The crème-de-la-crème of the special sauce was the premium standard for this bank. Called the graduate level, this category was for the eggheads – no pun intended. To be in this club, the special sauce must have been cooked up by gentlemen with no less than a Master’s and preferably a PhD. That level of education was really all that separated the wheat from the chaff. The items available to share about the donor were all the same. Bashert and I weren’t prepared (or able) to pay upwards of $400 a vial just for the “dahctah”.

Remember, Bashert was working for a private diner’s club, but only making minimum wage – back then that was $5.15 an hour. I was working two part time jobs, one that paid minimum wage and had a set 20 hours a week and one that paid about $8 an hour for around 30 hours a week. The bankroll was not fat cheddar. We would have to pay outright for the sauce, storage, transportation, and insemination. The only thing covered under insurance was the testing – and that turned out to be a sore spot later.

So, with our picky protocols and shallow pockets, we like Baby Bear, selected the level we felt most comfortable with – “Sperm R Us”.

Once I was done playing genetic dress-up, I got down to brass tacks and began looking in earnest. Bashert’s clock was ticking toward her next ovulation and after the assault she suffered at the hands of Dr. Lizardo, we wanted to move through this stage as soon as possible.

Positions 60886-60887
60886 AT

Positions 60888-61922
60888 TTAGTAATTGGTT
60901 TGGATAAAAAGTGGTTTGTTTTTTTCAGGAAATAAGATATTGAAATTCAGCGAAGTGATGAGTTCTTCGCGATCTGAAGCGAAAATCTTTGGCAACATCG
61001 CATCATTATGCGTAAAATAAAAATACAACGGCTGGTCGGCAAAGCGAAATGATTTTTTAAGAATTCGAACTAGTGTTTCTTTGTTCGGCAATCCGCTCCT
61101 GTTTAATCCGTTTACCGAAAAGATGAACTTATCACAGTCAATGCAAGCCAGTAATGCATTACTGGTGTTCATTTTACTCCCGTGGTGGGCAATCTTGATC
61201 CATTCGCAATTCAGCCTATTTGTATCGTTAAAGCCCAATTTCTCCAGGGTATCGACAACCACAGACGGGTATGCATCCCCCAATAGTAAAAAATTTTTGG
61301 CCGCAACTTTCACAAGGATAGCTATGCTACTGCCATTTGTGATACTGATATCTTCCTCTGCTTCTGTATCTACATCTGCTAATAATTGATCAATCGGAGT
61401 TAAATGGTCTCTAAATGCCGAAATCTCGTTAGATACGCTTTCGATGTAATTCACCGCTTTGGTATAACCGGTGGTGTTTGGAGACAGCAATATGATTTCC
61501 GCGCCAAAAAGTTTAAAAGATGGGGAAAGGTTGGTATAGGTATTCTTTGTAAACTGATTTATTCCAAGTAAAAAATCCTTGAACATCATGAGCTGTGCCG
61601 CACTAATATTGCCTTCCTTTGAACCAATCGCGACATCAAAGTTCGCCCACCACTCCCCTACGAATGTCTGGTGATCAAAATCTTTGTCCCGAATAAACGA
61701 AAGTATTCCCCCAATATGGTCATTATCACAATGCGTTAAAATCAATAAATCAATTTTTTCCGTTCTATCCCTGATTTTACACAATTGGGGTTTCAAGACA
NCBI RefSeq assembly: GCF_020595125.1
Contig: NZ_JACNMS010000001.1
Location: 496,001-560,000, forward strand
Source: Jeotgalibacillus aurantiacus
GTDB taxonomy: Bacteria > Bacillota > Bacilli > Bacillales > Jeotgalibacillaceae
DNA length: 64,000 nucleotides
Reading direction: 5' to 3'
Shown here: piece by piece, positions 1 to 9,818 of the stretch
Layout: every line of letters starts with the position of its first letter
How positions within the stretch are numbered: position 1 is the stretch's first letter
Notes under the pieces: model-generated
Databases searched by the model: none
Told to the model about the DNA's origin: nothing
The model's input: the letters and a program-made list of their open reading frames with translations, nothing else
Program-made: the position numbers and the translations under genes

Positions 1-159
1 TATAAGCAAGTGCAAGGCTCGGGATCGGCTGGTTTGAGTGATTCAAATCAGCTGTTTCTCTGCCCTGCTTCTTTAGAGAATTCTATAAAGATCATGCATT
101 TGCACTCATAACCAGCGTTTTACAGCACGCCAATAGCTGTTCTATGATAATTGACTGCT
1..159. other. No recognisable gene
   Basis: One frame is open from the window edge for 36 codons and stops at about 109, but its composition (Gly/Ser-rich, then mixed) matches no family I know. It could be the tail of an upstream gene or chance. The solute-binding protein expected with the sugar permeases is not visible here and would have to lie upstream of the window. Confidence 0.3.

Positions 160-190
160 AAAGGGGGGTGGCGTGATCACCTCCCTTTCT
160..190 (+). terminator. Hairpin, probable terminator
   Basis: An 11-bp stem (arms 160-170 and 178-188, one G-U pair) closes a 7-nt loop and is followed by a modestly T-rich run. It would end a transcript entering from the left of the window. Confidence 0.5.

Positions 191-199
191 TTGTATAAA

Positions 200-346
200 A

It was frustrating. Time and time again, I would think this was the one only to read a little further into it and discover that schizophrenia ran in his family (yeah, we were really surprised that one made it on the list, too) or that there was rampant heart disease on his father’s side. As time grew nearer, I was seriously beginning to think about lowering our standards some in order to make this happen.

But then one afternoon, I was back at the computer and a new number popped up under my descriptive search. Green/blue eyes, medium complexion, dark hair, correct blood type…so, I opened his file to read more. Oh, hey, curly hair – Bashert would like that…a little on the short side, but that’s okay – good things come in small packages & I’m not exactly a basketball player either, getting his bachelor’s degree, likes team sports & art, absolutely clear medical record and family history until this caught my eye: uncle died in Holocaust…wait a minute…grandfather perished from injuries sustained in Holocaust…wait just a dang gone minute here…are we talking Jewish?

We had purposely not searched for Jewish donors. Since we were able to be choosy we didn’t want to possibly reintroduce diseases that run in the Ashkenazi gene pool. But as I read down this guy’s list of publicly available information, he fit the bill in every category we had decided on. The more I looked, the more excited I got. I called Bashert over to the computer.